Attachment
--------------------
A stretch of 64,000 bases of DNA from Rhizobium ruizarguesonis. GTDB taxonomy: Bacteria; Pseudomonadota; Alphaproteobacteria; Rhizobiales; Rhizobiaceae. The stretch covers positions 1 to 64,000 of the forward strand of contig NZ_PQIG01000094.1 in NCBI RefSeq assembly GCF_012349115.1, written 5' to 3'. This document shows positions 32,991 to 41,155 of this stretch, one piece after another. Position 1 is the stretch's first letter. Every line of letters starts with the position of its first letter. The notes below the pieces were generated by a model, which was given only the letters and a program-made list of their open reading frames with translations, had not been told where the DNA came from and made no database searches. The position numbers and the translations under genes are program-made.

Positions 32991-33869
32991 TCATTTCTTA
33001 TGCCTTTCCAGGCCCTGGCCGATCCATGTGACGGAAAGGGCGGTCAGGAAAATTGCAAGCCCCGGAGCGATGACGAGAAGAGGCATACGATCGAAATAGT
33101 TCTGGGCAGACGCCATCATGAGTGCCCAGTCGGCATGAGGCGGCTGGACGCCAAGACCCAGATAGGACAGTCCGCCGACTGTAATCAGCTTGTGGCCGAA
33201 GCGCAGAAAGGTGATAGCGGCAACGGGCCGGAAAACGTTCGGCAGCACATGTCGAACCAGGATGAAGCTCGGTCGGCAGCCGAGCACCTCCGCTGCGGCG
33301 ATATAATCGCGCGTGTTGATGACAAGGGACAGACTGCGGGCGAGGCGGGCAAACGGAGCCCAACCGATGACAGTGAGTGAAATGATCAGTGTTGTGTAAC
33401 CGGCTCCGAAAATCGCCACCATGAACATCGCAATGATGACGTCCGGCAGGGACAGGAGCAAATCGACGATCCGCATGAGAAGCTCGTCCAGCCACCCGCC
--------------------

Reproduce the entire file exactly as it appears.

A stretch of 64,000 bases of DNA from Rhizobium ruizarguesonis. GTDB taxonomy: Bacteria; Pseudomonadota; Alphaproteobacteria; Rhizobiales; Rhizobiaceae. The stretch covers positions 1 to 64,000 of the forward strand of contig NZ_PQIG01000094.1 in NCBI RefSeq assembly GCF_012349115.1, written 5' to 3'. This document shows positions 32,991 to 41,155 of this stretch, one piece after another. Position 1 is the stretch's first letter. Every line of letters starts with the position of its first letter. The notes below the pieces were generated by a model, which was given only the letters and a program-made list of their open reading frames with translations, had not been told where the DNA came from and made no database searches. The position numbers and the translations under genes are program-made.

Positions 32991-33869
32991 TCATTTCTTA
33001 TGCCTTTCCAGGCCCTGGCCGATCCATGTGACGGAAAGGGCGGTCAGGAAAATTGCAAGCCCCGGAGCGATGACGAGAAGAGGCATACGATCGAAATAGT
33101 TCTGGGCAGACGCCATCATGAGTGCCCAGTCGGCATGAGGCGGCTGGACGCCAAGACCCAGATAGGACAGTCCGCCGACTGTAATCAGCTTGTGGCCGAA
33201 GCGCAGAAAGGTGATAGCGGCAACGGGCCGGAAAACGTTCGGCAGCACATGTCGAACCAGGATGAAGCTCGGTCGGCAGCCGAGCACCTCCGCTGCGGCG
33301 ATATAATCGCGCGTGTTGATGACAAGGGACAGACTGCGGGCGAGGCGGGCAAACGGAGCCCAACCGATGACAGTGAGTGAAATGATCAGTGTTGTGTAAC
33401 CGGCTCCGAAAATCGCCACCATGAACATCGCAATGATGACGTCCGGCAGGGACAGGAGCAAATCGACGATCCGCATGAGAAGCTCGTCCAGCCACCCGCC